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  • Writer's pictureSean Kincaid

Sample Sharing: A Glorious Part of the Whisky Community

Have you ever seen a post on whiskygram, or whiskytube and thought to yourself “Self, I would really like to try that whisky I just saw, but either I can't find it or maybe I can't afford it"?

Well, what if I told you that there was a fairly simple way that you COULD try it, and most of the time it wouldn’t cost you a cent. Welcome to the whisky community's worst kept secret…but also one of the whisky communities absolute best aspects.

Welcome to the wonderful world of whisky samples.

Over the next couple of minutes I will try to give you the information and the what, where, when, why and how to go about enjoying this amazing aspect of the culture we all are trying to keep awesome. We will cover why this is such an important feature to keep alive in the whisky world. The how, how to get your own sample bottles to fill and share with friends and other whisky geeks. We will even tackle the sometimes awkward way to get involved in sharing samples. We will also touch on the downfalls of sample sharing and some things that come along with it that people should know before truly jumping in head first.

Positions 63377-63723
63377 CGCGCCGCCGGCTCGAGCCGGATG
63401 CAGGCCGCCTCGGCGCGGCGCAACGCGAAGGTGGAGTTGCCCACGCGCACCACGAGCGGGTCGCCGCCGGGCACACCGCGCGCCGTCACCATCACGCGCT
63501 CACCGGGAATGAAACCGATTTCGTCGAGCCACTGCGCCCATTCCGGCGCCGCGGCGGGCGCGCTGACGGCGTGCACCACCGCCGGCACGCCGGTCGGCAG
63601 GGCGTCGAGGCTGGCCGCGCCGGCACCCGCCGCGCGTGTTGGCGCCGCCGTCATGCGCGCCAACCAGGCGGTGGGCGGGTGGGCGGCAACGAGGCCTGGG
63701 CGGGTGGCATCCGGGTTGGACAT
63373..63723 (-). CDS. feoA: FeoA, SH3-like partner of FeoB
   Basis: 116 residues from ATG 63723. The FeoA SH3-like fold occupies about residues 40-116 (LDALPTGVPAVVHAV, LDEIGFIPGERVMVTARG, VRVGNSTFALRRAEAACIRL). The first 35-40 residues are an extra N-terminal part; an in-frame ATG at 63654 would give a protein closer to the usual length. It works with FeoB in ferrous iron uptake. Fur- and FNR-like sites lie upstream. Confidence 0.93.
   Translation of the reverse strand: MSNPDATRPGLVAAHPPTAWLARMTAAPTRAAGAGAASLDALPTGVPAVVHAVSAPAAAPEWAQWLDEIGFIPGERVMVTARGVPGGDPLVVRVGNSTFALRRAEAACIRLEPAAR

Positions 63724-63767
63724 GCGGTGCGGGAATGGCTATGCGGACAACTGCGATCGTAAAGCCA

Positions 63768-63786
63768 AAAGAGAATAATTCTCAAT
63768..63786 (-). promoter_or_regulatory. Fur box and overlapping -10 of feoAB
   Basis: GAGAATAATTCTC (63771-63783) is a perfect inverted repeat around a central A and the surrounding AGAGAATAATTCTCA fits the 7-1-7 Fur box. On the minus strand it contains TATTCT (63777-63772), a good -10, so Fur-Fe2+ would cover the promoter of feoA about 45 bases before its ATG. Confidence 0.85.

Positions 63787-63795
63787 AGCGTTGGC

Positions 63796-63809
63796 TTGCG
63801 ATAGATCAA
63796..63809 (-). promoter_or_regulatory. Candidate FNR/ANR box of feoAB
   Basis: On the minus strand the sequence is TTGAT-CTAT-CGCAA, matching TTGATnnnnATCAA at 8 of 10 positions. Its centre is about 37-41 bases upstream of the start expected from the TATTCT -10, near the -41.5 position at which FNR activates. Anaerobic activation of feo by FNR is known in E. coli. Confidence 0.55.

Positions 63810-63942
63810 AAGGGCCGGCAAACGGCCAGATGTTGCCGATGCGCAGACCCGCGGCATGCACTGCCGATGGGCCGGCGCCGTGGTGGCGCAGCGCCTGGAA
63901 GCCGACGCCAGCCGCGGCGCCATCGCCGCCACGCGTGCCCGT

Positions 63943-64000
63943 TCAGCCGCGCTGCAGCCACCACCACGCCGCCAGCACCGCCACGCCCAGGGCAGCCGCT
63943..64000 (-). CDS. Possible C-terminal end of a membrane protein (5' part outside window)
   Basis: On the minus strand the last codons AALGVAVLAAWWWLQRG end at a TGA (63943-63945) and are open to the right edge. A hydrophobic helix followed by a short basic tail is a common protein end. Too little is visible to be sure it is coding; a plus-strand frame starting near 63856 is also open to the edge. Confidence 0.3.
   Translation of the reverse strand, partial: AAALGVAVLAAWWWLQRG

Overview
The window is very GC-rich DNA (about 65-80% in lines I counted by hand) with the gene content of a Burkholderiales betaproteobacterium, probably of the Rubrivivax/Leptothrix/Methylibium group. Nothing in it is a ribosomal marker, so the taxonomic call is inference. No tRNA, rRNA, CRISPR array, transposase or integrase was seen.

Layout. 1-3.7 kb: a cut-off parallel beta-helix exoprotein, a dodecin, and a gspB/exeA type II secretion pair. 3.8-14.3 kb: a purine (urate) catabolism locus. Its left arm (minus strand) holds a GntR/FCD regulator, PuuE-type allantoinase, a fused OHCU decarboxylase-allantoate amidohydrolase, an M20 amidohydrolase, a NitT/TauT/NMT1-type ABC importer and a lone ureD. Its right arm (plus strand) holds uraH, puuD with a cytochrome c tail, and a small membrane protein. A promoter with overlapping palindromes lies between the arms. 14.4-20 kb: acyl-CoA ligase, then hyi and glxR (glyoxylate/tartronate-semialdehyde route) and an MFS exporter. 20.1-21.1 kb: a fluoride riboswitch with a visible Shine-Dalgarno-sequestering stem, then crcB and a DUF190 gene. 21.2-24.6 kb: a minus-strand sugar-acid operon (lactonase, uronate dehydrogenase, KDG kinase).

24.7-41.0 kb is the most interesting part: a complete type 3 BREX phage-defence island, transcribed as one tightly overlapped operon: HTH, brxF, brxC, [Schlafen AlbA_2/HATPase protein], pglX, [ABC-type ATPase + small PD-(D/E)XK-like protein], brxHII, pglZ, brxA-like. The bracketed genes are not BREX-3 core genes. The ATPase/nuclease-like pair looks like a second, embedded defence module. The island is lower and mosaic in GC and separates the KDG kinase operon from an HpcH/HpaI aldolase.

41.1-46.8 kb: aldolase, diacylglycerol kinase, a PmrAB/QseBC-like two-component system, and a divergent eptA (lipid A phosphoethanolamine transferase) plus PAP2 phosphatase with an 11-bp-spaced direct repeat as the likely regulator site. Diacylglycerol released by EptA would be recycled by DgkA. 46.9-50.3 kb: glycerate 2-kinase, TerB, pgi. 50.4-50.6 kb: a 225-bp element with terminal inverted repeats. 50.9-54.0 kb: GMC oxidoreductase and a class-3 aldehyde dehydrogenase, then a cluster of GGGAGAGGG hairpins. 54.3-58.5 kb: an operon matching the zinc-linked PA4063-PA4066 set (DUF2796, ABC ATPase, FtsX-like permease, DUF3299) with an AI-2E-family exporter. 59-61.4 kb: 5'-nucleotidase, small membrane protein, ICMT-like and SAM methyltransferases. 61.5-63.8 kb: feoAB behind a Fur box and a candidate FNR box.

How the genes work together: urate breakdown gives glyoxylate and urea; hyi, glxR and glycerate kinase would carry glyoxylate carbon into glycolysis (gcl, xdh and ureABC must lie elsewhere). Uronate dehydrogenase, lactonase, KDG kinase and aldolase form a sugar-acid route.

There is a phenomenon in the world known as “FOMO” or “Fear Of Missing Out” and it is ever present in the whisky community and I don't ever see that changing. As much as I tell my friends, and tell myself for that matter, that there will always be another “can’t miss release” or “bottle everyone needs to have on their shelf” the truth is everyone is guilty of it at some point of seeing a bottle or a release that for a plethora of reasons, one just can’t get at that moment, and so begins the cycle of FOMO all over again. Most of the time, it isn’t even the fact of not having the actual bottle on your own shelf, it’s that you feel you may not even get to try that “one of a kind” but most likely “similar to others before and after” whisky inside the bottle. FOMO, meet the almighty sample bottle…